Climate Change

Climate Crisis: Carbon capture tech faces multiple challenges, says IPCC Synthesis Report

Carbon dioxide removal would be necessary to achieve net-negative CO2 emissions, the report said

By Rohini Krishnamurthy
Published: Monday 20 March 2023
Carbon capture and storage (CCS) involves capturing CO2 from the atmosphere and other emission sources, transporting it and storing or burying it in a suitable deep, underground location or minerals. Photo: iStock_

Lili Fuhr's quote has been corrected and the article has been updated on March 21, 2023 to improve clarity. 

There are multiple barriers to implementing carbon capture and storage (CCS), a technology tool that removes carbon dioxide from the atmosphere, according to the Intergovernmental Panel on Climate Change (IPCC).

IPCC’s Synthesis Report under the Sixth Assessment Report (AR6) cycle was released on March 20. The report highlighted some of the barriers are technological, economic, institutional, ecological, environmental and socio-cultural barriers.

“Enabling conditions such as policy instruments, greater public support and technological innovation could reduce these barriers,” the authors wrote in the document.

Read more: Earth sciences ministry’s revised budget estimate reduced by 22%, multiple delays cited as reasons

The technology involves capturing CO2 from the atmosphere and other emission sources, transporting it and storing or burying it in a suitable deep, underground location. The other option is to inject captured CO2 into reactive rocks such as basalt.

Captured CO2 can be injected into the ground, called “enhanced oil recovery” (EOR), which is particularly attractive and profitable to oil and gas industries. This technology is mature and at scale.

This is because the addition of CO2 increases the overall pressure of an oil reservoir, forcing the oil towards production wells, Christophe McGlade, Head of the Energy Supply Unit at the International Energy Agency (IEA), wrote in a commentary

The injected CO2 can also blend with the oil to help it flow more easily, he added.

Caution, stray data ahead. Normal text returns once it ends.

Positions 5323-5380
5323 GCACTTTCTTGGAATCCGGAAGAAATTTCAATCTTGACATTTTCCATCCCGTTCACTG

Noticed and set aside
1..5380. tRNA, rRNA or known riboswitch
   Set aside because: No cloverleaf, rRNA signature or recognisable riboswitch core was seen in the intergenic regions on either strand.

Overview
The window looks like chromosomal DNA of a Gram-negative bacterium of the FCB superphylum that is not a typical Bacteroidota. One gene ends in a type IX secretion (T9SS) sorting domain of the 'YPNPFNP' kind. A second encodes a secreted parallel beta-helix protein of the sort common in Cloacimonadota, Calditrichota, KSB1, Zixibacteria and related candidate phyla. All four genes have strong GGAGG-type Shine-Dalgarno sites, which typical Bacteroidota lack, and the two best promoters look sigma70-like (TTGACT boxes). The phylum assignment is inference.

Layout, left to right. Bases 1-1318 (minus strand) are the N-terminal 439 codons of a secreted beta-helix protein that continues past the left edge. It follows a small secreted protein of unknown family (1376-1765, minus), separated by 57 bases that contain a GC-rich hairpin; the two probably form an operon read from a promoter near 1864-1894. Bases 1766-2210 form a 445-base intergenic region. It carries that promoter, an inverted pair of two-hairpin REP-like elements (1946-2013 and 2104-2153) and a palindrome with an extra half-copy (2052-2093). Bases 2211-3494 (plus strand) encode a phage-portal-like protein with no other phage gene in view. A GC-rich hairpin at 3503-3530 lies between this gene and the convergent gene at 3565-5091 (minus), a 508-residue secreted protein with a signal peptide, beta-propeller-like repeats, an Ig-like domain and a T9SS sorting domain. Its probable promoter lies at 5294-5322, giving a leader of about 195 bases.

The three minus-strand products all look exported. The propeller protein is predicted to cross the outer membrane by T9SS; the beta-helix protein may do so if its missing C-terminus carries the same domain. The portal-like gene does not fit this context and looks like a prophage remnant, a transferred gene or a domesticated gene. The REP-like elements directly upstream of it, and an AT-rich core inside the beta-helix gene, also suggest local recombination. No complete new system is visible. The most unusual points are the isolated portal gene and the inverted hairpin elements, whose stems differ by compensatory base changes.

Around 500 thousand barrels of oil are produced daily using enhanced oil recovery today, according to the IEA’s new global database of enhanced oil recovery projects.

When CO2 is captured directly from the atmosphere (DACCS), or biomass (BECCS), CCS provides the storage component of carbon dioxide removal methods, the report read. 

“Most CO2 captured is used for EOR projects which produce oil and don’t reduce emissions. Currently, CCS captures less than 0.1 per cent of global emissions,” Lili Fuhr, deputy director of the Center for International Environmental Law (CIEL), said at a press briefing organised by Climate Action Network, a global network of more than 1,900 civil society organisations.

Fossil fuel companies are using this technology as a cover as they expand their business, she added.

Read more: Climate Crisis: Increased evidence of maladaptation, says IPCC Synthesis Report

Carbon dioxide removal

CCS prevents a fraction of emissions from an emitting source, such as a cement plant, from entering the atmosphere. At the same time, carbon dioxide removal techniques transfer carbon dioxide already in the atmosphere to some form of storage, according to CIEL. 

The report stated that carbon dioxide removal (CDR) would be necessary to achieve net-negative CO2 emissions. If warming exceeds 1.5 degrees Celsius, the report suggested additional CDR deployment is needed.

Deploying CDR can counter emissions from hard-to-abate industries such as agriculture, aviation, shipping, and industrial processes to achieve net zero CO2, it added.

The report, however, warned that the impacts, risks, and co-benefits of deploying CDR for ecosystems, biodiversity and people will be highly variable. This will depend on the method, the implementation site and the scale.

There is a risk that proponents of this technology will push for investments at the 2023 United Nations Climate Change Conference (COP28), Fuhr added.

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